How wonderful to be here with you all again for Conversations of a Higher Order. And thank you for sharing your story, where I nodded my head to every single sentence in a gesture of deep knowing.
Now, in answer to your question, how much time do we have??? I suffer frequently from rumination and obsessive thinking and running ‘would’ve, could’ve, should’ve’ scenarios in my head, which I know can’t change the past. And yet still I valiantly try!!! I have good days and bad days. And like many, I often feel like an outsider aimlessly wandering in the forest picking up the pieces of my ‘mistakes’ and ‘lost opportunities.’ Before I speak to the question, I really relate to this scene in Season 2 Episode 4 of ‘The Witcher.’
Jaskier: What happened to you?
Yennefer: Chaos appears to be done with me.
Jaskier: You’ve lost your magic? Is that even possible?
Yennefer: Go on. Get your gloating in. Time’s limited.
Jaskier: Once upon a time, I would have used this opportunity to call you an empty, lonely, power hungry she-demon, but I’m an artist, Yennefer. It’s my job to put myself in other people’s shoes. Even if they are, in your case, large, clunky, and, I don’t know, probably full of snakes or something. I’m scared too. I’m scared that one day, the muses will stop speaking to me. Because who are we … when we can no longer do the one thing we were put on this Continent to do?
Yennefer: We find a new purpose. A better one. Hopefully.
Jaskier: Hmm. Chaos could never be done with the likes of you, Yennefer of Vengerberg. Of that much, I am certain.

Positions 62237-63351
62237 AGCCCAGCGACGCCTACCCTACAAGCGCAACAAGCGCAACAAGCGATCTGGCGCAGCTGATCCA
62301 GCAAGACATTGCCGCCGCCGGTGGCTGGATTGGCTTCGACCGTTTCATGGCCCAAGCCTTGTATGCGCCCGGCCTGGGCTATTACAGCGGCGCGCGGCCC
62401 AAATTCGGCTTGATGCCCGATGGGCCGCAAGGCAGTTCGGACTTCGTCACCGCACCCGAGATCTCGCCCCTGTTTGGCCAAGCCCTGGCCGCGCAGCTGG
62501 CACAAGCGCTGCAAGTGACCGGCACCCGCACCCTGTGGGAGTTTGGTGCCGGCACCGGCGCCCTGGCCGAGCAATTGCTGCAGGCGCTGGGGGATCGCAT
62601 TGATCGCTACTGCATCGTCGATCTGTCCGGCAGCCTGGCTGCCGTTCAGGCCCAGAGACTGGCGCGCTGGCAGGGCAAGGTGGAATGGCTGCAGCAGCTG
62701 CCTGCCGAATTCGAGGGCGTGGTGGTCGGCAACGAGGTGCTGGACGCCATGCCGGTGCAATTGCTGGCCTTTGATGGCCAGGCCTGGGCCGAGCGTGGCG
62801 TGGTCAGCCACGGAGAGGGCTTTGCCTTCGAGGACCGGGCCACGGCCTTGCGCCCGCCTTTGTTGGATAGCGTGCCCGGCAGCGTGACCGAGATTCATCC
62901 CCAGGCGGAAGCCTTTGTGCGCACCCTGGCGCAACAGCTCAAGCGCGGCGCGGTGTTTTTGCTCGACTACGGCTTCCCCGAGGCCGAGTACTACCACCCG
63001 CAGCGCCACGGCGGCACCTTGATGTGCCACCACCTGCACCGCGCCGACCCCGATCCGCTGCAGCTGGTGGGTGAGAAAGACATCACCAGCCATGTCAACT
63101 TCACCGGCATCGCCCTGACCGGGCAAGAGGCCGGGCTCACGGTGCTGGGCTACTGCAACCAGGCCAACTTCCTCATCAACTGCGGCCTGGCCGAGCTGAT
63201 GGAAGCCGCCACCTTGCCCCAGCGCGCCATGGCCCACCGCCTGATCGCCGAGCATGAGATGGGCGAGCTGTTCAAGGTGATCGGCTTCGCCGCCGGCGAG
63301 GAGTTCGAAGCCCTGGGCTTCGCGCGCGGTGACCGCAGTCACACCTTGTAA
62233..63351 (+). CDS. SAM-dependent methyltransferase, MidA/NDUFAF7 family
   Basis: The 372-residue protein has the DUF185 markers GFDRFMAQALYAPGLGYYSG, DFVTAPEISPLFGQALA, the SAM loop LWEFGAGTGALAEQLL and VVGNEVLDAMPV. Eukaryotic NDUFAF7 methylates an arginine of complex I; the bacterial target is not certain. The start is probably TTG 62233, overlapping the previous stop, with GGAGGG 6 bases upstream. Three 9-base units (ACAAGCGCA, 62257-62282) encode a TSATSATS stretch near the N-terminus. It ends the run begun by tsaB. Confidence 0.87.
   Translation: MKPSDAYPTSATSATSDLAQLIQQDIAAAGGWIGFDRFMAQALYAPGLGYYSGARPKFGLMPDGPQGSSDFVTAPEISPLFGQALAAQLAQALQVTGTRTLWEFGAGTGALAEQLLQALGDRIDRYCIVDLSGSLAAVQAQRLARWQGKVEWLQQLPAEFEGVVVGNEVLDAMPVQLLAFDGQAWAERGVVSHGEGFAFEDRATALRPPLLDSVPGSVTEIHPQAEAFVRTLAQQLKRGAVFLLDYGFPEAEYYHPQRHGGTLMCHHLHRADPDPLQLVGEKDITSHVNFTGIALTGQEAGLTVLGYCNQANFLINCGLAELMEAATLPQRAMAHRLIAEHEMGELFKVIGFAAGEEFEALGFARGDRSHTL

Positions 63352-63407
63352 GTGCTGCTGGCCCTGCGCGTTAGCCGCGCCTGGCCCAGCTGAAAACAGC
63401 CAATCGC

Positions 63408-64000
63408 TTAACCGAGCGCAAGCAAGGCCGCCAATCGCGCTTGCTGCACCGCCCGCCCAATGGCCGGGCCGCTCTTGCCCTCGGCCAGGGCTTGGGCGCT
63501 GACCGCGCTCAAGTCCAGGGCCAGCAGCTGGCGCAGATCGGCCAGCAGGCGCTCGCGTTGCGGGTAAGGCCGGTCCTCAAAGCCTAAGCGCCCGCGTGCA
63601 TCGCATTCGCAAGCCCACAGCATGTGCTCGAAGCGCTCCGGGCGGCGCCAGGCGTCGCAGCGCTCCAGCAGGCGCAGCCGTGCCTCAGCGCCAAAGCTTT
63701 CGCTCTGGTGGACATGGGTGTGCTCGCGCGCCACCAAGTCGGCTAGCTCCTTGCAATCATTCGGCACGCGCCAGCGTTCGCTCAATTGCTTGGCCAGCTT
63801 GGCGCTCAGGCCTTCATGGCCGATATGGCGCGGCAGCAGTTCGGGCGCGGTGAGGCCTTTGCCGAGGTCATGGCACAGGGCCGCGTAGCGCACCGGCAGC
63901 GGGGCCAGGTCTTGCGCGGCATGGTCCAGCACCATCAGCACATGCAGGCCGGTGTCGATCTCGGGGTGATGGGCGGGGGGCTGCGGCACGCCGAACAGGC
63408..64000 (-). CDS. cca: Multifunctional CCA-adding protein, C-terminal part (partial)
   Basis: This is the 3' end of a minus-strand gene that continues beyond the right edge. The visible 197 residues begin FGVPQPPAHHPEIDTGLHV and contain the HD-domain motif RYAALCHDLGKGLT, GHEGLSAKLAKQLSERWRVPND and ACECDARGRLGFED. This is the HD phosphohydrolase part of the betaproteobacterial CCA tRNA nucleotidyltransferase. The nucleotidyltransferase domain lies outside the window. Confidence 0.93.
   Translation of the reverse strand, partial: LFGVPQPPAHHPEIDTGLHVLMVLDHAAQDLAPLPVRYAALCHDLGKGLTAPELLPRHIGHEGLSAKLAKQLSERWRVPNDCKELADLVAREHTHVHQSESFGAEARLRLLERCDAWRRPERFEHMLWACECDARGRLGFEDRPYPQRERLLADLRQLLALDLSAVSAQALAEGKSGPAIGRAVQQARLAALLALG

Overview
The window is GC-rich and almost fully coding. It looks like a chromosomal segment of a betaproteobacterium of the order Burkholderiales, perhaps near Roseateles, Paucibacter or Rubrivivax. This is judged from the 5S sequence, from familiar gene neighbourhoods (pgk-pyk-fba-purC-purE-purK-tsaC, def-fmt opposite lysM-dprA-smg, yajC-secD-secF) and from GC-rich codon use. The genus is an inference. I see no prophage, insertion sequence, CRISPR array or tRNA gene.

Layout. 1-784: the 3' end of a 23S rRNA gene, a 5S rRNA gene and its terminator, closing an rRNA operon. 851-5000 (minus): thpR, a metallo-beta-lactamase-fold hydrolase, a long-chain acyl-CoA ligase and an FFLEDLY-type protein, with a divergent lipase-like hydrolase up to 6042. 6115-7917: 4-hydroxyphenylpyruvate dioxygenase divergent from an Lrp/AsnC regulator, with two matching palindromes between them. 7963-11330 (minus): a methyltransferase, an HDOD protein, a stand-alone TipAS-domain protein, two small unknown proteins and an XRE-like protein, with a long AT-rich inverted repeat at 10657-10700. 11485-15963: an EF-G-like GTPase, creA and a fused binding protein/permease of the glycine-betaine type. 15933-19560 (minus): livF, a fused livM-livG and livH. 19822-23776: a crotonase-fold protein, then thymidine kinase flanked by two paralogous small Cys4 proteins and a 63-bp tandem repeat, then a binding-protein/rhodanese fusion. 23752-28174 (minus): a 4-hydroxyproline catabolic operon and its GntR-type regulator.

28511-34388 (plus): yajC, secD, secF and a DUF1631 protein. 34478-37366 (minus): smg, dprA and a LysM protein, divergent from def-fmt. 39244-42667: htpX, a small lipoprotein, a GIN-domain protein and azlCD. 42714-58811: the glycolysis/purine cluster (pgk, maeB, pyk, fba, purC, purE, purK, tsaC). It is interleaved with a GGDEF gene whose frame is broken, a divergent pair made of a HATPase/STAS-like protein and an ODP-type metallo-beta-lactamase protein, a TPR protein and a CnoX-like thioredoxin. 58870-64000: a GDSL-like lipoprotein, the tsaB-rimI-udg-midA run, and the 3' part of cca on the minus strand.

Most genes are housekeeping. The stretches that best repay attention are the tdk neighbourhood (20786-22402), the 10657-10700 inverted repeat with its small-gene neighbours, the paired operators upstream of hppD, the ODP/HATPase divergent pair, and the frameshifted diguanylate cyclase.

I’m currently going through a situation where it feels that chaos appears to be done with me. And it has reawakened life’s regrets and disillusionments. It’s made me think back to times of past trials and tribulations, wondering how they could’ve been different if I were 100% present. If I was actually ‘there’ and in my body. It’s intensely painful to look back on those moments of yourself at your absolute worst! As Campbell wrote, “Every failure to cope with a life situation must be laid, in the end, to a restriction of consciousness. Wars and temper tantrums are the makeshifts of ignorance; regrets are illuminations come too late.”
How do we live ‘with’ the past, never ‘in’ it? It can accompany us as an echoing, lingering memory, but we ought never to stay in it, though I do seem to have this ferocious loyalty to stewing in regret. Why? A mentor more than once has suggested that I was meant to go and get this far lost off the beaten path. I needed the Parzival experience to develop the courage to seek redemption and to question what’s beyond this temporal existence. To feel that which always is. And always will be.
He reminds me that there’s no other way the situation could’ve been, nor any other way it will be. Every left turn was meant to have me turning left, no matter how much my hindsight bias tells me that I should’ve turned right. I feel that I’ve made so many bad choices. Mistakes that keep tripping me up. A faux pas for every hour of the day it feels. I ache to go back … to revisit … to redo a past that no longer exists.
But I must trust that if I could’ve done it differently, I would have. We are where we’re meant to be. And really, in all honesty, could I have met the situation in any other way? How could I have turned right instead of left when I wasn’t present enough, or sufficiently grounded within my own body, nor adequately empowered to choose differently? Let alone aware that I actually had a range of choices available to me. Maturity can’t be forced. It’s impossible to fill up with life experiences at a greater speed than our nervous system allows. Or through sheer force of will.
So currently I am in the dark forest. I have not found myself back at the Grail Castle. Yet. Nor has chaos gifted me with a new purpose. Yet. But I trust the myth.
Looking forward to being in dialogue with you this week – Kristina.